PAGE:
Krabbe Disease Successfully Treated With Gene Therapy in Preclinical Animal Model

Krabbe Disease Successfully Treated With Gene Therapy in Preclinical Animal Model 1024 575 Lauren Dembeck

Gene therapy shows promise for clinical benefit in demyelinating, neurodegenerative disease.

Krabbe disease is an aggressive, incurable pediatric neurodegenerative disease caused by mutations in the galactosylceramidase (GALC) gene. Deficiency of the GALC protein activity leads to cytotoxic accumulation of a cellular metabolite called psychosine, which compromises normal turnover of myelin in the central and peripheral nervous system (CNS, PNS). The ensuing damage leads to progressive disease, including paralysis, loss of sensory functions and death, in the developing infant. The incidence of Krabbe disease is estimated at 1 in 100,000 live births.

The standard of care for presymptomatic babies is hematopoietic stem cell transplantation (HSCT); however, the morbidity and mortality of HSCT is high due to the strong ablative chemotherapy just after birth, and notably, this treatment is not curative. Furthermore, affected babies must be diagnosed and receive HSCT prior to symptom onset, typically a mere 4 weeks of age. No standard of care has been established for post-symptomatic treatment of the disease.

A recent study published in The Journal of Clinical Investigation reports the successful treatment of Krabbe disease in a preclinical animal model using gene therapy.

The study evaluated the efficacy of an intrathecal gene therapy delivering GALC in a naturally occurring animal model of Krabbe disease. Alongside controls, groups of animals were administered the gene therapy presymptomatically or postsymptomatically, and within each disease state, the animals were given a low or high dose.

“In our preclinical model, this study has shown unprecedented results. It has been very exciting that a single intrathecal injection of a gene therapy, which we feel is relatively noninvasive, effectively targeted not only the central nervous system but also the peripheral nervous system,” says first author of the study Allison Bradbury, MS, PhD, a newly recruited principal investigator in the Center for Gene Therapy at the Abigail Wexner Research Institute at Nationwide Children’s Hospital. The study summarizes work performed while Dr. Bradbury was a postdoctoral research fellow at the University of Pennsylvania.

Over the study period, the team collected cerebrospinal fluid and blood, and every eight weeks, they obtained readouts for clinically relevant tests, including nerve conduction velocity and brainstem auditory evoked response. Imaging was also performed at study endpoints or annually.

The gene therapy restored GALC enzyme activity and normalized psychosine concentration in the brain, spinal cord and peripheral nerves in treated animals in a dose-dependent manner. The animals that received the presymptomatic, high dose gene therapy showed the greatest outcome. In this group, the treatment improved myelination in the CNS and PNS and significantly extended lifespan of the animals to more than 7-times that of untreated animals. Importantly, high dose intrathecal delivery of the gene therapy at a symptomatic age, when the standard of care HSCT no longer has clinical benefit, also delayed disease progression and significantly increased survival.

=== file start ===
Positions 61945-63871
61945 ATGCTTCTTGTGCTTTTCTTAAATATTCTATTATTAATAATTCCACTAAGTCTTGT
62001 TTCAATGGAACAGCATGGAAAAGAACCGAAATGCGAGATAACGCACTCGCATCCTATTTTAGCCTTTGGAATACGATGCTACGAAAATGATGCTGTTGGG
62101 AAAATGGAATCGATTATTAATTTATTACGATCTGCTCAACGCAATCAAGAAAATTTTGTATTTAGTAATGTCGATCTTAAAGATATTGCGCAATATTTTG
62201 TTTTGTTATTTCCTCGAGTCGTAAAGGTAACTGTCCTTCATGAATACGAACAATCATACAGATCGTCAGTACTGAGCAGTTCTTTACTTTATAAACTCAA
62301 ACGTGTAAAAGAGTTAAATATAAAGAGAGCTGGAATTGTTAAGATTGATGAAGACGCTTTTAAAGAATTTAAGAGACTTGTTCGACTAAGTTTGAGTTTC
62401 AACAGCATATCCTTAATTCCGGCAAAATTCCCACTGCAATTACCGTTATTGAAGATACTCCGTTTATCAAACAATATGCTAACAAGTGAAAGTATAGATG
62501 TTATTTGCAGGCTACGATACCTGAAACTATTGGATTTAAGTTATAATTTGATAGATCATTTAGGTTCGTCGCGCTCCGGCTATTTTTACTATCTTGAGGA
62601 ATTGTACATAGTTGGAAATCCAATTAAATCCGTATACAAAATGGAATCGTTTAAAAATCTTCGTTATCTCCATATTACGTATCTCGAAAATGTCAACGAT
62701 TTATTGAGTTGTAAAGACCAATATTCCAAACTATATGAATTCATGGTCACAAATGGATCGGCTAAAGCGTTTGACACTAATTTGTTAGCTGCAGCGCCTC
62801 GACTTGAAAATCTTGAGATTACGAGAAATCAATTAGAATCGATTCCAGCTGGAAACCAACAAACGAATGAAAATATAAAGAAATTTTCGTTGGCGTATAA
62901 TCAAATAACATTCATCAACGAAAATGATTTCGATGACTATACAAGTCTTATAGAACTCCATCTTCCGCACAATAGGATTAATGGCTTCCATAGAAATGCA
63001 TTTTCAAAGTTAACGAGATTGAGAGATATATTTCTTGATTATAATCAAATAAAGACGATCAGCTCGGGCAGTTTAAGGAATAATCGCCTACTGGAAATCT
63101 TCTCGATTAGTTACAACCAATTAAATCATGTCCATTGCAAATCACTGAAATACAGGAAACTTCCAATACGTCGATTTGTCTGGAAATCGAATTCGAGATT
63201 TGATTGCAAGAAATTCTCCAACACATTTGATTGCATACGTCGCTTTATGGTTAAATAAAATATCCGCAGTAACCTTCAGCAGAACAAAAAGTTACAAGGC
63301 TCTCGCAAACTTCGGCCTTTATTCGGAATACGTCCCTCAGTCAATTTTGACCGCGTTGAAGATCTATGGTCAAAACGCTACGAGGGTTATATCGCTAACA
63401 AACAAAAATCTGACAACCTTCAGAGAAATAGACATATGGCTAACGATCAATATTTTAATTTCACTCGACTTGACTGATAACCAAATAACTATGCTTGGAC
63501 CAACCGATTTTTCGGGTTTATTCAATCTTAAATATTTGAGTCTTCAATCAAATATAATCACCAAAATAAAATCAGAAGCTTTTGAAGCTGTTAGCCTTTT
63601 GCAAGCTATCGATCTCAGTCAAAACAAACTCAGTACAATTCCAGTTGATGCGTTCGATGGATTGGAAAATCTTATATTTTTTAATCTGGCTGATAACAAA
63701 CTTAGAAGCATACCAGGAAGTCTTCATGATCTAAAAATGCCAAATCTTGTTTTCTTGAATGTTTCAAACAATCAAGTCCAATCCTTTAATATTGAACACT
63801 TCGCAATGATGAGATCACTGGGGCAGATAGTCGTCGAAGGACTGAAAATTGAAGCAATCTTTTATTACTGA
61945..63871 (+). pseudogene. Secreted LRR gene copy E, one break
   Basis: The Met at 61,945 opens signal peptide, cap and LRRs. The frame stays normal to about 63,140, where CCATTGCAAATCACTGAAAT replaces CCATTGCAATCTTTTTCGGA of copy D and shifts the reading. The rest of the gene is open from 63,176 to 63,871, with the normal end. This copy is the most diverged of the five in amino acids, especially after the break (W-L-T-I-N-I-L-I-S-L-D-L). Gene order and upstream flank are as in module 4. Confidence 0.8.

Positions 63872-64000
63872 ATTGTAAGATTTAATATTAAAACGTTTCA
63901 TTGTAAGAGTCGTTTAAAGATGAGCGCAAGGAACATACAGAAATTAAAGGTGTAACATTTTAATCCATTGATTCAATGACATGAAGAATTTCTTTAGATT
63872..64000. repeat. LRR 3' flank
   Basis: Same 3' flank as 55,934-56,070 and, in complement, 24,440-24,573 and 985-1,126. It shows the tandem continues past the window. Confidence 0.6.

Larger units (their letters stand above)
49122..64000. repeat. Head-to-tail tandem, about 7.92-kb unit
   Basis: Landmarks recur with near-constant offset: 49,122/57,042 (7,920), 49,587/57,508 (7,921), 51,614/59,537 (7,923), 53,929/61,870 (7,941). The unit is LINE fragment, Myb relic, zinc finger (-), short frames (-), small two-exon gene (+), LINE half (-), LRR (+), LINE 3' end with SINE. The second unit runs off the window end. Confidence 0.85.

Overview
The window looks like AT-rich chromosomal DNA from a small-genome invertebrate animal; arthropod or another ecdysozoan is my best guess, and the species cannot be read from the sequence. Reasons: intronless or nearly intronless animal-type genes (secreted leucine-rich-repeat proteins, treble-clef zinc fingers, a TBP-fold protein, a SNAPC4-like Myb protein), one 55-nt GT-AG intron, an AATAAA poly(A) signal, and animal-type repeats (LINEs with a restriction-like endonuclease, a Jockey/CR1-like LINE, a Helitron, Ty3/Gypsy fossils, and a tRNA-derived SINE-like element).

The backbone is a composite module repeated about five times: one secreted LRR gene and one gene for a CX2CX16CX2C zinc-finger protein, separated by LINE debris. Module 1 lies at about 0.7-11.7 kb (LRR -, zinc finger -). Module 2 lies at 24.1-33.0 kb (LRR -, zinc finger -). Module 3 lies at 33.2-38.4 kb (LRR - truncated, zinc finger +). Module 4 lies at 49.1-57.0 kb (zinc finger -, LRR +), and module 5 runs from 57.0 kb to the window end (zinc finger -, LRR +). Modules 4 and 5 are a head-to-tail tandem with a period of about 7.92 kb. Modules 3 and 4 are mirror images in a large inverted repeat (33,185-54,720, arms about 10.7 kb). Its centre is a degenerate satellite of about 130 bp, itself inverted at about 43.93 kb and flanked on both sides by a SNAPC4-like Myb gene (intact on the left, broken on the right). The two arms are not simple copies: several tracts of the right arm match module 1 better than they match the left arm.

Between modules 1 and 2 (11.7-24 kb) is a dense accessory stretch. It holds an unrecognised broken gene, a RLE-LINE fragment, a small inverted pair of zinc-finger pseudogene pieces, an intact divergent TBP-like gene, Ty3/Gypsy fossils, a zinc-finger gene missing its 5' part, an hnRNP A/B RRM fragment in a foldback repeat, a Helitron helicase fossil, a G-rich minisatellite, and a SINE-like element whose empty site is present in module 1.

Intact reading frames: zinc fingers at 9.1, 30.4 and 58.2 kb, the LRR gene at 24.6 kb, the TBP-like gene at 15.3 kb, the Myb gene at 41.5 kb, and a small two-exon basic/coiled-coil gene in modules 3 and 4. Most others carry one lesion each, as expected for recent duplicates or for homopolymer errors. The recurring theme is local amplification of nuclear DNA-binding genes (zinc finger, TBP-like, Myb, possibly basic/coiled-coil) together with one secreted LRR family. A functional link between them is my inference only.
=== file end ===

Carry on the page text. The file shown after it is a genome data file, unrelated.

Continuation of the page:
“This study clearly showed that both the timing and the dose are critical. If we under-dose affected animals, we essentially just make an attenuated form of Krabbe disease. It was not curative,” says Dr. Bradbury, who is an assistant professor in the Department of Pediatrics at The Ohio State University. “However, when delivered early and at a high dose, a single, intrathecal injection of gene therapy had remarkable benefit in this model of Krabbe disease.”

Dr. Bradbury’s team is now evaluating the long-term immune response and persistence of the therapeutic enzyme in the surviving animals and evaluating different routes of administration in other ongoing studies.

“This work in animal models will help translate gene therapies to clinical use in the most successful way possible,” says Dr. Bradbury.



Bradbury AM, Bagel JH, Nguyen D, Lykken EA, Pesayco Salvador J, Jiang X, Swain GP, Assenmacher CA, Hendricks IJ, Miyadera K, Hess RS, Ostrager A, O’Donnell P, Sands MS, Ory DS, Shelton GD, Bongarzone ER, Gray SJ, Vite CH. Krabbe disease successfully treated via monotherapy of intrathecal gene therapyJournal Clinical Investigation. 2020 Sep 1;130(9):4906-4920.

About the author

Lauren Dembeck, PhD, is a freelance science and medical writer based in New York City. She completed her BS in biology and BA in foreign languages at West Virginia University. Dr. Dembeck studied the genetic basis of natural variation in complex traits for her doctorate in genetics at North Carolina State University. She then conducted postdoctoral research on the formation and regulation of neuronal circuits at the Okinawa Institute of Science and Technology in Japan.